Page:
I’m not talking about taking time away from race preparations, either; this effort could all be done in the down time between practices, after a day is over, and before the drivers’ meeting on race day. This connection isn’t something that should take away from a driver’s job… but should, rather, be considered part of it. In the scheme of things, those small spans of time won’t take much from a driver’s weekend, but they could make a fan’s — especially a young kid’s — whole day, maybe even their year. Drivers need to remember it’s about perspective and to realize that they’re someone’s own childhood hero, just like the heroes they once had and longed to meet.
Sponsors, too, need to realize that perhaps the best use of their driver’s time isn’t in the corporate suite, where most of the people inside care more about the bottom line and the benefits of sponsorship than about the sport itself, but instead with the fans who will be connected to the product. Race fans are fiercely loyal; ask a Jimmie Johnson fan how often he shops at Home Depot, a Jamie McMurray fan if they eat at Burger King, or a Kevin Harvick fan if they drink Coors. You won’t find many who will admit to that.
There was a time when NASCAR drivers seemed to genuinely enjoy spending a little time with their fans; but now, as often as not, they seem to shrink away from taking the time to be a true ambassador of the sport they love. It’s time to get back to doing that. A few minutes to sign a hat or snap a picture won’t ruin a driver’s day, but it will make a fan’s. And in a day where fans are turned off by the direction the sport is heading, it can use all the good will it can get. And that starts with the drivers. They need to remember the reason the sport exists for them to race in… and that’s the fans who look up to them.
Mark Howell, Senior Writer: Nobody’s Owed a Thing
NASCAR drivers – like any other kind of professional athlete – do not owe their fans either time or attention during race weekends. The argument has always been that without the fans, there’d be no NASCAR, but that’s not really the case.
Sure, there was a time during the sport’s infancy when fans needed to be wooed and won over with autographs, photographs, and personal time; “King” Richard Petty earned fame, in part, because he would spend hours with them after a race. Most of his Hall-of-Fame status came from his record 200 Winston Cup victories, but most of his legend was built on a reputation for meeting fans and giving them the attention they craved.
Such was the nature of big-time stock car racing during those early years, that era when the sport was still wrestling with its infamous legacy of good ol’ boys who went from outrunning the ATF to following the “benevolent dictatorship” of Big Bill France. It was important for NASCAR competitors (both drivers and crew members) to connect with fans because the sport was seeking to achieve a place within mainstream America. The theory was that as long as fans could identify with drivers and feel connected to them through personal interaction, fans could then better identify with the sport. Getting close to their favorite driver made fans devoutly loyal to NASCAR’s holy trinity: the sacred relationship that formed between the fan, their driver, and his sponsors.
It’s true that much of NASCAR’s success comes from a tradition of maintaining an “open door” policy with fans. It’s also true that much of the sport’s success comes from a tradition of serious competition. Drivers face dangerous challenges every time they show up at a NASCAR event. A driver has to focus on practice, set-ups, and qualifying, and that’s all before they strap in for the race itself. Any lap turned in search of a faster time or a better position can result in a wrecked car, an injury, or worse.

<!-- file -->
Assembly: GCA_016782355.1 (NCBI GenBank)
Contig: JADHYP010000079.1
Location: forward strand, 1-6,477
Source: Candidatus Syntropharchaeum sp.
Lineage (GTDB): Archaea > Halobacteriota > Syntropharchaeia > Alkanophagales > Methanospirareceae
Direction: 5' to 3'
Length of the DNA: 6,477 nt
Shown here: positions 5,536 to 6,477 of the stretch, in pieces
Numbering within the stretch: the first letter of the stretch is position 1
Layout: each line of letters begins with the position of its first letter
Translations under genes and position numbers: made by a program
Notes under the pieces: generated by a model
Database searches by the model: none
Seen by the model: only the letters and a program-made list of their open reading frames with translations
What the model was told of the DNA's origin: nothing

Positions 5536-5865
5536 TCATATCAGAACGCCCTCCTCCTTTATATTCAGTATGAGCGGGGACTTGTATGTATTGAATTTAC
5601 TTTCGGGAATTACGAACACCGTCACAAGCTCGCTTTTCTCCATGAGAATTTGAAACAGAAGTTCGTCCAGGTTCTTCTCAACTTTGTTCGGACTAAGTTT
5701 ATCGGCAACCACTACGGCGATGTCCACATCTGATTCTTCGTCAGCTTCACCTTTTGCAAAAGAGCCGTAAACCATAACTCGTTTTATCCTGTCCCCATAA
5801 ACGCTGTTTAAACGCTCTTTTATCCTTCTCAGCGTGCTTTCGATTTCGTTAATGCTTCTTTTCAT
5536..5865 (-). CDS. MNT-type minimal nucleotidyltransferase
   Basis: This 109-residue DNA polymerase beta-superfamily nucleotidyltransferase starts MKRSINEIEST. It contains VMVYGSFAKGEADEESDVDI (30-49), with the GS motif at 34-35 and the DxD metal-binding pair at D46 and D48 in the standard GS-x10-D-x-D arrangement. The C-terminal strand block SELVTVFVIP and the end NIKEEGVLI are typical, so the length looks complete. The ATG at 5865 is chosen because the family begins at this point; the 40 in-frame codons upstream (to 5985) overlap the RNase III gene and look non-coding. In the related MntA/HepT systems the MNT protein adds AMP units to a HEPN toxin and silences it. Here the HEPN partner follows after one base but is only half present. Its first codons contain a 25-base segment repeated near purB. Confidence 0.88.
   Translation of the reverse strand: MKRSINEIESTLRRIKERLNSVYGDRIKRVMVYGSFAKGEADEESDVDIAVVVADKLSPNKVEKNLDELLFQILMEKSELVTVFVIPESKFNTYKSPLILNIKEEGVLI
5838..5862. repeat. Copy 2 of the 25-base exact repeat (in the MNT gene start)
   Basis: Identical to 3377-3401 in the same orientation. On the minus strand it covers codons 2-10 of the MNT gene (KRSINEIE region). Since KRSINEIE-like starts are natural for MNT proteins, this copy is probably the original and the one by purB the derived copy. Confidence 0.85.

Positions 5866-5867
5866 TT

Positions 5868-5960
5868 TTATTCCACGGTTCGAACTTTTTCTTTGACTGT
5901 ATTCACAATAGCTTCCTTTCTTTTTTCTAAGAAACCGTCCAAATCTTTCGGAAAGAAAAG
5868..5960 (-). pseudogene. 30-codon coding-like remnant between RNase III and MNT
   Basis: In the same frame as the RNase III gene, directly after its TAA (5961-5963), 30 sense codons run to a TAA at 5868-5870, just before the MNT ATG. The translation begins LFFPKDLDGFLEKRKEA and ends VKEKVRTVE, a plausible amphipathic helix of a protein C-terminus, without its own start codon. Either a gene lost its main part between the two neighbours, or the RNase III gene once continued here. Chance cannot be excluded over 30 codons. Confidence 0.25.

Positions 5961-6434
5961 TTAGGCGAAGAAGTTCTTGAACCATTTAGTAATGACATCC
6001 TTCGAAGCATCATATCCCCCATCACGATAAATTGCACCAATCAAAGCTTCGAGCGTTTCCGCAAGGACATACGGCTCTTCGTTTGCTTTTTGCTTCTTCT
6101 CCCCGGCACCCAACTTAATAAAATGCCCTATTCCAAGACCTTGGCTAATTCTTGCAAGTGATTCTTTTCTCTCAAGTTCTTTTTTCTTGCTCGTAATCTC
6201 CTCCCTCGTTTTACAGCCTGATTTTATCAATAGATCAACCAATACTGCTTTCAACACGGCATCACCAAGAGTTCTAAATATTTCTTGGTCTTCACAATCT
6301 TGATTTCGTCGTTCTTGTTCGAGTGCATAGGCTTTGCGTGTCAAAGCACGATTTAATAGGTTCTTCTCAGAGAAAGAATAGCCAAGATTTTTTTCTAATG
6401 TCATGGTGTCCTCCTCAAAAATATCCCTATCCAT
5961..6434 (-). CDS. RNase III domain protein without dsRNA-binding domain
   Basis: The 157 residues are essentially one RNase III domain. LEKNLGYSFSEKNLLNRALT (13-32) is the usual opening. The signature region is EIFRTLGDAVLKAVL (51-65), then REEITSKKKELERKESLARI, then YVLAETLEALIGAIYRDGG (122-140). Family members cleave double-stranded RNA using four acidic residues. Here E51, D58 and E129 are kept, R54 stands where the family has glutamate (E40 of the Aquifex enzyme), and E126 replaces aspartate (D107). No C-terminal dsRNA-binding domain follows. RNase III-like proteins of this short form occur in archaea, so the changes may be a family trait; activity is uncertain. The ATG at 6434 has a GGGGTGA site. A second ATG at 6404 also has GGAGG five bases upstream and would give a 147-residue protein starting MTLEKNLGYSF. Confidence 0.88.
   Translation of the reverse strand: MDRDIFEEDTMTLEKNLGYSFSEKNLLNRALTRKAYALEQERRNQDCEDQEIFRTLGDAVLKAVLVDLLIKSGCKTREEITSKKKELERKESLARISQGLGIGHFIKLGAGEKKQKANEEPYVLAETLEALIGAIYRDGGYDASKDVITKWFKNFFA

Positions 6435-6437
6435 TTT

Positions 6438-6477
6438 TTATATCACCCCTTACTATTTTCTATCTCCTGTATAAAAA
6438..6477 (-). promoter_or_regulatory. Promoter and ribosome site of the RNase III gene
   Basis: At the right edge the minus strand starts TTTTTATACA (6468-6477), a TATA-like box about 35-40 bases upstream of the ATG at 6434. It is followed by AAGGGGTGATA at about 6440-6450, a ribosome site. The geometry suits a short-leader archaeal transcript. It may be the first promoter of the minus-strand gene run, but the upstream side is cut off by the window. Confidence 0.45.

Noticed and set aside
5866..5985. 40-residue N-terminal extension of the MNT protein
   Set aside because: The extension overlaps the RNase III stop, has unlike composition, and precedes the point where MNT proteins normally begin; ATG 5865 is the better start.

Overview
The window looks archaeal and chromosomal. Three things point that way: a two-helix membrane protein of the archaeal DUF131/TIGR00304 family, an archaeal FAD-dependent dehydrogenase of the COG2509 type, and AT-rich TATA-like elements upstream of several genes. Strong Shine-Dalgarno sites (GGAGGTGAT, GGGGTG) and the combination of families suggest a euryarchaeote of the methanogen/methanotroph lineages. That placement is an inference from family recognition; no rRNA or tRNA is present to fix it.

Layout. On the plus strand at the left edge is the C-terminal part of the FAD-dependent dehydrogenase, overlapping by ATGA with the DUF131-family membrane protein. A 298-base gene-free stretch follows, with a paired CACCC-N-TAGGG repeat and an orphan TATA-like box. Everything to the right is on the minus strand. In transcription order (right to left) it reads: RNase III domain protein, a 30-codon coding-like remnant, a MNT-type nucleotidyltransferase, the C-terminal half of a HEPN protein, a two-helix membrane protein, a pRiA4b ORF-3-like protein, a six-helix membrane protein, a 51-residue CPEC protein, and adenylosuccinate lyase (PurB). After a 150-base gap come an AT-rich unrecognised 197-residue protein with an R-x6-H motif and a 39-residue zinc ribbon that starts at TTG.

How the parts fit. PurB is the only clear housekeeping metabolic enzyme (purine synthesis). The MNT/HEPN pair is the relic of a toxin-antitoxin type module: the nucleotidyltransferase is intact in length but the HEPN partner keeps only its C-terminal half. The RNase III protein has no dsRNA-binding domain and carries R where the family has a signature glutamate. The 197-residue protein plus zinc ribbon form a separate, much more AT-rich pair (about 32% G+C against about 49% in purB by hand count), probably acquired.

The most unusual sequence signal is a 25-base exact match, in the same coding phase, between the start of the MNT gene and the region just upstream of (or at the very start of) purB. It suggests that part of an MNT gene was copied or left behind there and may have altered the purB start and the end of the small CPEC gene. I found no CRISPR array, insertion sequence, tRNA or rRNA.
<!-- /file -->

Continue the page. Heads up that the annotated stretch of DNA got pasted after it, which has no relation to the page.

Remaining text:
Expecting drivers to be at every fan’s beck and call seems irresponsible. Each of them – regardless of his or her series – has to make driving the highest priority. That’s difficult to do if you’re constantly besieged by fans seeking “just one more” photo or autograph.
Imagine if the tables were turned. Wouldn’t there be a problem if a lawyer, about to argue a case before the Supreme Court, was suddenly approached by an admirer seeking a photograph? What about the chief surgeon at the Mayo Clinic getting hit up by their “biggest fan” for a quick autograph while said doctor scrubs up before doing open-heart surgery?
Let’s downshift a bit. What about the FedEx delivery person, or the elementary school teacher, who has to forsake their tight schedule (and long list of responsibilities) in order to give a few minutes to a loyal well-wisher? Such demands could be considered wildly intrusive, possibly rude, and maybe even illegal. So why should we expect Jimmie Johnson, Tony Stewart, Jeff Gordon, Danica Patrick, or Dale Jr. to put their race-day focus on hold while taking time to meet-and-greet the fans gathered along pit road?
NASCAR has tried to capitalize on its “open door” tradition by adopting a “pay toilet” philosophy – if fans want driver autographs, charge them for the chance. We’ve watched as tracks added “Fan Zones” and other limited access enclosures to their renovated facilities; while this lessens the amount of contact drivers have with autograph-seekers, it also enables the track to score a tidy sum of added revenue. Suddenly, drivers find themselves with an even-more distracting demand on their time and concentration: the “racer-in-its-natural-habitat” exhibit. It reduces fan/driver contact, and it’s still an unreasonable expectation to make given a busy race weekend.
Should drivers be expected to sign/pose for fans away from the track? In that case, I say most definitely. That’s typically why drivers show up at auto dealerships and supermarket grand openings; an environment away from the racetrack allows drivers to connect with NASCAR Nation and create memories for their loyal supporters. It’s presumptuous, though to expect drivers to give time to fans at a speedway when their talents and energies are required elsewhere.
Connect with Amy!
Contact Amy Henderson
Connect with Mark!
Contact Mark Howell
A daily email update (Monday through Friday) providing racing news, commentary, features, and information from Frontstretch.com
We hate spam. Your email address will not be sold or shared with anyone else.